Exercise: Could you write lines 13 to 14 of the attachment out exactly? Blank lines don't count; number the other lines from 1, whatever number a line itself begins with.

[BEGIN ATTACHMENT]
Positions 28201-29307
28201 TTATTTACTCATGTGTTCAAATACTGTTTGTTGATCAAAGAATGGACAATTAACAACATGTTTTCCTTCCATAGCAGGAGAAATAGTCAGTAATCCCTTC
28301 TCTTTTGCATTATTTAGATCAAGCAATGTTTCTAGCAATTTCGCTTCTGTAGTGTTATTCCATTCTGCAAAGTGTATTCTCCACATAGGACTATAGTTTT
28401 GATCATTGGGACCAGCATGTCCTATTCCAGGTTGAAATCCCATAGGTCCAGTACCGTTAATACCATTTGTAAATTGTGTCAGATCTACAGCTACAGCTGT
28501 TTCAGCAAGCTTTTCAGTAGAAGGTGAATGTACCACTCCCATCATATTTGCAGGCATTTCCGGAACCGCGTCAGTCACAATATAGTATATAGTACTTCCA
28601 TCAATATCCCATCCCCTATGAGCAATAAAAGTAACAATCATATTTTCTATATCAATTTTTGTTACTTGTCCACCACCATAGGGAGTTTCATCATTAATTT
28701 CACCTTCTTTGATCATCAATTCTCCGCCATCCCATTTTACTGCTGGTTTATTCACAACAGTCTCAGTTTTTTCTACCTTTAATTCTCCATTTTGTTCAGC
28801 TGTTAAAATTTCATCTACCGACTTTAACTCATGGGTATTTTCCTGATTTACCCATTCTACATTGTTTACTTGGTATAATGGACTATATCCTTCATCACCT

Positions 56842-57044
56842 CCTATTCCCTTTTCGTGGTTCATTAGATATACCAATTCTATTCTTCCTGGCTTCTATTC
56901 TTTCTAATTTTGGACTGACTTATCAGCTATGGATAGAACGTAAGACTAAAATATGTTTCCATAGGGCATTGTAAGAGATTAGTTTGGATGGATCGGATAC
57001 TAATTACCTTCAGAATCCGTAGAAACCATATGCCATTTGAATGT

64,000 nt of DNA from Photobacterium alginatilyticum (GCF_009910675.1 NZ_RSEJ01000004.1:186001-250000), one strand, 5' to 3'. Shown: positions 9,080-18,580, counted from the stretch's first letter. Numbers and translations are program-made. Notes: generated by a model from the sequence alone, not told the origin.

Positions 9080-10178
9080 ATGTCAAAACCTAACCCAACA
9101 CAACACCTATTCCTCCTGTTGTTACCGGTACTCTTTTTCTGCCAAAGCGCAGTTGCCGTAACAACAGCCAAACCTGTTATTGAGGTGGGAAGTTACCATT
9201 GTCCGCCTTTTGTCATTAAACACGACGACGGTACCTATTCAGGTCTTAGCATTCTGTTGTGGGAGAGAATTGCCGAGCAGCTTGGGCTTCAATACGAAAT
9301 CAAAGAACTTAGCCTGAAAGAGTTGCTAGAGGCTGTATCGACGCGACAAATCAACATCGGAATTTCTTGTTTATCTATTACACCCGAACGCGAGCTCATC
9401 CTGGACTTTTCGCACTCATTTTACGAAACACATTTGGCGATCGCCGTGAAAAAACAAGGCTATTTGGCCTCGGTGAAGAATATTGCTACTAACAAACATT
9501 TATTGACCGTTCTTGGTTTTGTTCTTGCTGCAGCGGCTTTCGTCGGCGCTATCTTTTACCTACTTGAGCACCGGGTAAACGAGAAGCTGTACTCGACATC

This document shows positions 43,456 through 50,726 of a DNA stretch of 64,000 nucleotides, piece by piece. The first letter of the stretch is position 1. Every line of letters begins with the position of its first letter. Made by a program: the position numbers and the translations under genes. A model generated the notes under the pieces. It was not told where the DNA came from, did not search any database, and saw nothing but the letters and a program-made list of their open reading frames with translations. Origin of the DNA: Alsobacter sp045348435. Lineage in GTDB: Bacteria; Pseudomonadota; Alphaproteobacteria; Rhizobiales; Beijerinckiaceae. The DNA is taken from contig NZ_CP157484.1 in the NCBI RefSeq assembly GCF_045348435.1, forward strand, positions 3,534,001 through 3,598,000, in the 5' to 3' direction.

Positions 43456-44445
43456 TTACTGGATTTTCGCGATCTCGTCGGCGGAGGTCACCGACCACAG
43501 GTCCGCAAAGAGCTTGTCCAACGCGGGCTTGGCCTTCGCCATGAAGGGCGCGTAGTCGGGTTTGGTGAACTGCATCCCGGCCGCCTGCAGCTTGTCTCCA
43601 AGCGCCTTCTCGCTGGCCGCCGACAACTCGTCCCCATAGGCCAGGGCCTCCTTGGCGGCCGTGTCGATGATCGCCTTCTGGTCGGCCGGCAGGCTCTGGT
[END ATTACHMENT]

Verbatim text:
64,000 nt of DNA from Photobacterium alginatilyticum (GCF_009910675.1 NZ_RSEJ01000004.1:186001-250000), one strand, 5' to 3'. Shown: positions 9,080-18,580, counted from the stretch's first letter. Numbers and translations are program-made. Notes: generated by a model from the sequence alone, not told the origin.

Positions 9080-10178